Please use this identifier to cite or link to this item:
|Title:||Effect of sacral buttress technique in Ramathibodi spinal system fixation on L5-S1 motion|
|Citation:||Journal of the Medical Association of Thailand. Vol.84, No.SUPPL. 2 (2001)|
|Abstract:||This is a retrospective study which reviewed the effects of the sacral buttress technique of Ramathibodi Spinal System (RSS) instrumentation for degenerative conditions of the spine on L5-S1 motion. The inclusion criteria included patients who were treated by wide decompres-sion and fusion of the lumbar spine. Two treatment groups of a different fusion technique were identified; the first group was treated by conventional fixation and the second group was treated by the sacral buttress technique. The objective of this study was to evaluate the effect on L5-S1 motion and translation between the conventional group and sacral buttress group. The material consisted of 66 patients who were operated from 1996 to 1999 for degenerative conditions of the lumbosacral spine. The conventional group included 25 patients in whom instrumentation was stopped at the fifth lumbar spine and the buttress group consisted of 41 patients who underwent the sacral buttress technique with RSS fixation. Dynamic lateral radiographs were measured to determine the motion and translation before and after surgery. In the group with sacral buttress technique, post operation decrease in motion of the lumbosacral joint was statistically significant. Reduced motion was also associated with the level of fusion. The use of the sacral buttress tech-nique with RSS led to significant control in lumbosacral motion without the need for screw fixation to the sacral spine. The usefullness of this technique is a valuable adjunct to spinal fusion in patients who undergo decompressed spinal surgery and may prevent the junctional problem of fusion at this segment and also the upper end of the above fusion level.|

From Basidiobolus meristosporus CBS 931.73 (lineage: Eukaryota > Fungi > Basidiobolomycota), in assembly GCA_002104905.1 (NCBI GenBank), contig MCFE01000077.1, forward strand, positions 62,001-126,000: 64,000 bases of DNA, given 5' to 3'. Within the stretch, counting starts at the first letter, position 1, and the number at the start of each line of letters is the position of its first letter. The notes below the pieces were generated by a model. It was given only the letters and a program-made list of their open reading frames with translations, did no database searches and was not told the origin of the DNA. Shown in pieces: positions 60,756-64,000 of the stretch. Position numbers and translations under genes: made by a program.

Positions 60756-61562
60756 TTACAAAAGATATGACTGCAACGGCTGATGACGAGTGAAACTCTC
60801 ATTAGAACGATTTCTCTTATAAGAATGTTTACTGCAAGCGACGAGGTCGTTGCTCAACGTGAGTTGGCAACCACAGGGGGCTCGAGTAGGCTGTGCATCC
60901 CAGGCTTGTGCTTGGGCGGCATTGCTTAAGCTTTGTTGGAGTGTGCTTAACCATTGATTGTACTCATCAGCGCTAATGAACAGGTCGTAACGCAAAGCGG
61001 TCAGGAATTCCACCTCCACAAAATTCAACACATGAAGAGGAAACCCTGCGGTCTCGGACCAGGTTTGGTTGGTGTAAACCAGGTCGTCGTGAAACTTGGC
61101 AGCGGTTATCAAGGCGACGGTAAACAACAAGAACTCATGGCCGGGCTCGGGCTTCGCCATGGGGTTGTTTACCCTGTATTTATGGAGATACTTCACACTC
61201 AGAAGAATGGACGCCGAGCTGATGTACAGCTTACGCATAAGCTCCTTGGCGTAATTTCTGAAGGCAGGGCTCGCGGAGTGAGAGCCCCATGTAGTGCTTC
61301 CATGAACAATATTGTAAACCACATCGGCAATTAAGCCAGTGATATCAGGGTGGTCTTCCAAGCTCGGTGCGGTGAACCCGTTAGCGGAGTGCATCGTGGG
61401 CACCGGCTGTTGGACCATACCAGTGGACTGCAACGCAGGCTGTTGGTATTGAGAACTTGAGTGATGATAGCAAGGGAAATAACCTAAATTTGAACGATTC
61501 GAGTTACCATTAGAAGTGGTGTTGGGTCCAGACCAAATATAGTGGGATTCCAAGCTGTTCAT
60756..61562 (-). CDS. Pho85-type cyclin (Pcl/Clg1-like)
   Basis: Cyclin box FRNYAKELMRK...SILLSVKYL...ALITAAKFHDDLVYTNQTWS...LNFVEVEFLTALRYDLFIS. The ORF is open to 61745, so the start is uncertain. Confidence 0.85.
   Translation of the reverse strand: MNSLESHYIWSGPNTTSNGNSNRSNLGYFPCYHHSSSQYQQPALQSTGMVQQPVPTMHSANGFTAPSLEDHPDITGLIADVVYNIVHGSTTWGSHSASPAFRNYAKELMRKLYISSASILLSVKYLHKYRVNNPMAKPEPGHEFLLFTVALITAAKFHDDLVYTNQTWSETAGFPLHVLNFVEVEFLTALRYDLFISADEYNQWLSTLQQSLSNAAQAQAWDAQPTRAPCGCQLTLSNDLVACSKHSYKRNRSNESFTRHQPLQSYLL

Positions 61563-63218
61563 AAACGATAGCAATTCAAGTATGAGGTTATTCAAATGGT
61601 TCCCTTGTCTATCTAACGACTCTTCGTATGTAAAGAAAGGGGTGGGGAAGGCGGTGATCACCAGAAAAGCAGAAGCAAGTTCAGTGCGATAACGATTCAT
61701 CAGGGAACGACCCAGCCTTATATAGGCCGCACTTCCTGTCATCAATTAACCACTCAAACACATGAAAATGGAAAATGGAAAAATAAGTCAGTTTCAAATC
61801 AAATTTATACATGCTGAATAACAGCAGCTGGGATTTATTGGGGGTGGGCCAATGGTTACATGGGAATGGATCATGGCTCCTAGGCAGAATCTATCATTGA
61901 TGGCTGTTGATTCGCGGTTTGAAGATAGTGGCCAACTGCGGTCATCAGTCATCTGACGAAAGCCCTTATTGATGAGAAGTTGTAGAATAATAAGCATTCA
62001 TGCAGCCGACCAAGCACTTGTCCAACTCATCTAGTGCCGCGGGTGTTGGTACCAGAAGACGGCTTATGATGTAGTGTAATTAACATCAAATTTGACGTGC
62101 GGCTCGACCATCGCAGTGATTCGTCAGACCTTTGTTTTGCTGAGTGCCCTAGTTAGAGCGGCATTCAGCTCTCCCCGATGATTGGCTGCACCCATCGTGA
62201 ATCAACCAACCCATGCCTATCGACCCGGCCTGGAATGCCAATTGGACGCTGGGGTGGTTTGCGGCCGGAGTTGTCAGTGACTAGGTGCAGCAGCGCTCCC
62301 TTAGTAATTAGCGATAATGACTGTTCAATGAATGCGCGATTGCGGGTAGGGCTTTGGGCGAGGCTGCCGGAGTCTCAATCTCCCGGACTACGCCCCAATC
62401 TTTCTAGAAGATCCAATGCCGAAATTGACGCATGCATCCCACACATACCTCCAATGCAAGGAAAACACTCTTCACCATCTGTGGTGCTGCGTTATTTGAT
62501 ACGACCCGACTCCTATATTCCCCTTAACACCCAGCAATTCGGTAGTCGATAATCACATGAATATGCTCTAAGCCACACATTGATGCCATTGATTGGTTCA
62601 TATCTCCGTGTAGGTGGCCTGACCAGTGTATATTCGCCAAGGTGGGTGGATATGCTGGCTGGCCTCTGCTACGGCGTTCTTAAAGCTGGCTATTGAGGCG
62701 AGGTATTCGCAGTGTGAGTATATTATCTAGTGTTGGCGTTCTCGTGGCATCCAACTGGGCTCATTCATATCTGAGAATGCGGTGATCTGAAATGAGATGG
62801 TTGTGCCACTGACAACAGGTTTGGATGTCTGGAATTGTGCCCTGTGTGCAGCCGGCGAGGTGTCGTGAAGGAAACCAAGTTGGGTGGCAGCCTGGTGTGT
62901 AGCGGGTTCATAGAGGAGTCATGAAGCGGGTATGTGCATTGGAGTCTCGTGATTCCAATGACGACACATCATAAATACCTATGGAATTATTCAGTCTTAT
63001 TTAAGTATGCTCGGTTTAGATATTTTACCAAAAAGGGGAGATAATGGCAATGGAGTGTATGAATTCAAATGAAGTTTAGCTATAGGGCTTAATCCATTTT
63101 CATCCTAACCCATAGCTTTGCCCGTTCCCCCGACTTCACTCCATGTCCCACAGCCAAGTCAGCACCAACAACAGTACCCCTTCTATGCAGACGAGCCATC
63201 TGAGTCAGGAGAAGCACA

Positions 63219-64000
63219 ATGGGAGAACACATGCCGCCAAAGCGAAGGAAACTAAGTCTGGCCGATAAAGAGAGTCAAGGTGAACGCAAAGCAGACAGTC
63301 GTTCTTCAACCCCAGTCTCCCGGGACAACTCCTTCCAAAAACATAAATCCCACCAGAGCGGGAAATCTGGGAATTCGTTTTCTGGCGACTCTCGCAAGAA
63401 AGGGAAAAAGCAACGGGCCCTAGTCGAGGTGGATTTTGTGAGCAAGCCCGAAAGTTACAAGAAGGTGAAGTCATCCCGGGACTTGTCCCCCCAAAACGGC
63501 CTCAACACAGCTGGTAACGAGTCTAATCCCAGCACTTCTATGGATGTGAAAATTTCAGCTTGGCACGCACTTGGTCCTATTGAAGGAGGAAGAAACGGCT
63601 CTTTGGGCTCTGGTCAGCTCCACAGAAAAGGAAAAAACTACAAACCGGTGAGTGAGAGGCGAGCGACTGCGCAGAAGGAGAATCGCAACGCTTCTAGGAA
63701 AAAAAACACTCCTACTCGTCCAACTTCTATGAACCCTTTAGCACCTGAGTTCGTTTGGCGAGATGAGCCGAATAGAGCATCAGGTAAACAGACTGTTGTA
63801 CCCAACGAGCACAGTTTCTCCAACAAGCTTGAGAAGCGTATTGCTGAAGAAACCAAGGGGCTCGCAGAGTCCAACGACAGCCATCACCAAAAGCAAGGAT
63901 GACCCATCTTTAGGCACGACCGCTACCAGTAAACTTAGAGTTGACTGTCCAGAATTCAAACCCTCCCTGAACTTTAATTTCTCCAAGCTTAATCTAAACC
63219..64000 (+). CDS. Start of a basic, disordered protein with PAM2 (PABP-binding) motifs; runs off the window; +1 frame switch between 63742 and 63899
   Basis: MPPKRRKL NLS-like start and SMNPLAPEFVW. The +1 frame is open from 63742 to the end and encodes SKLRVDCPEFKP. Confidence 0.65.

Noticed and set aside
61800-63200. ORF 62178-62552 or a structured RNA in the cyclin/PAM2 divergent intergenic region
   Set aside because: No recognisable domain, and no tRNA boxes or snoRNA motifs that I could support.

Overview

|Appears in Collections:||Scopus 2001-2005|
Files in This Item:
There are no files associated with this item.
Items in DSpace are protected by copyright, with all rights reserved, unless otherwise indicated.